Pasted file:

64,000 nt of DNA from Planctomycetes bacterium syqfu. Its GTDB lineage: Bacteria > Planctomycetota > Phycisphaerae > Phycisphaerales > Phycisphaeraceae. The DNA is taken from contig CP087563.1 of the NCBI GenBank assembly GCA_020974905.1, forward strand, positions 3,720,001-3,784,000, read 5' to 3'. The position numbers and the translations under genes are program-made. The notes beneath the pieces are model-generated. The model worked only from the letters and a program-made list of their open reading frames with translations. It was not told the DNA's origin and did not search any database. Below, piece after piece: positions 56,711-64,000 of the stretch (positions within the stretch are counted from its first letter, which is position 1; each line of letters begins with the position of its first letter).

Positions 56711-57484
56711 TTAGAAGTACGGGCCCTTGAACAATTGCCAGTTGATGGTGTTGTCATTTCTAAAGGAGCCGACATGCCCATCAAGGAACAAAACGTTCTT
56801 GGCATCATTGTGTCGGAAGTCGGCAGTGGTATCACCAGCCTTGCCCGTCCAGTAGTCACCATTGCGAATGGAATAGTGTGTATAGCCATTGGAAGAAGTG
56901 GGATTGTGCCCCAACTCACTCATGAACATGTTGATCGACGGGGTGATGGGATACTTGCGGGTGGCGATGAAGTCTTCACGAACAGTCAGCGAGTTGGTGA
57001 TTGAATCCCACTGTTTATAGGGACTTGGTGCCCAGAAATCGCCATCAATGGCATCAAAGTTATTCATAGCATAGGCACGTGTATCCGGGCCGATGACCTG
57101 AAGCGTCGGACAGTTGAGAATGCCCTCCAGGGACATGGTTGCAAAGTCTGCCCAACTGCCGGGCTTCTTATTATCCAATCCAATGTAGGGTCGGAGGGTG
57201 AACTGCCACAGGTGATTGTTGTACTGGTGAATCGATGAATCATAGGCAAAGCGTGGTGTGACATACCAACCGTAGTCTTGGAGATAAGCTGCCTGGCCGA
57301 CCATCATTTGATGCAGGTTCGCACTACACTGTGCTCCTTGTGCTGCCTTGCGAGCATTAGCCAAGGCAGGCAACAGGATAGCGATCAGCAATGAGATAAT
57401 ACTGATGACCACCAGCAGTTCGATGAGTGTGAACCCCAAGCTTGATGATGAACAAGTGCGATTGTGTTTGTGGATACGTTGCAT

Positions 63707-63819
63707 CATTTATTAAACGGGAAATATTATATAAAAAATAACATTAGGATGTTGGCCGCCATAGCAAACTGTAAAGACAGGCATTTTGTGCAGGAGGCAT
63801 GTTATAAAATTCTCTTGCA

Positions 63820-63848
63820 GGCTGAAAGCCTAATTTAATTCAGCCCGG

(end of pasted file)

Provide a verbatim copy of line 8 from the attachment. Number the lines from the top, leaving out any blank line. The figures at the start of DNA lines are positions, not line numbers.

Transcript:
57201 AACTGCCACAGGTGATTGTTGTACTGGTGAATCGATGAATCATAGGCAAAGCGTGGTGTGACATACCAACCGTAGTCTTGGAGATAAGCTGCCTGGCCGA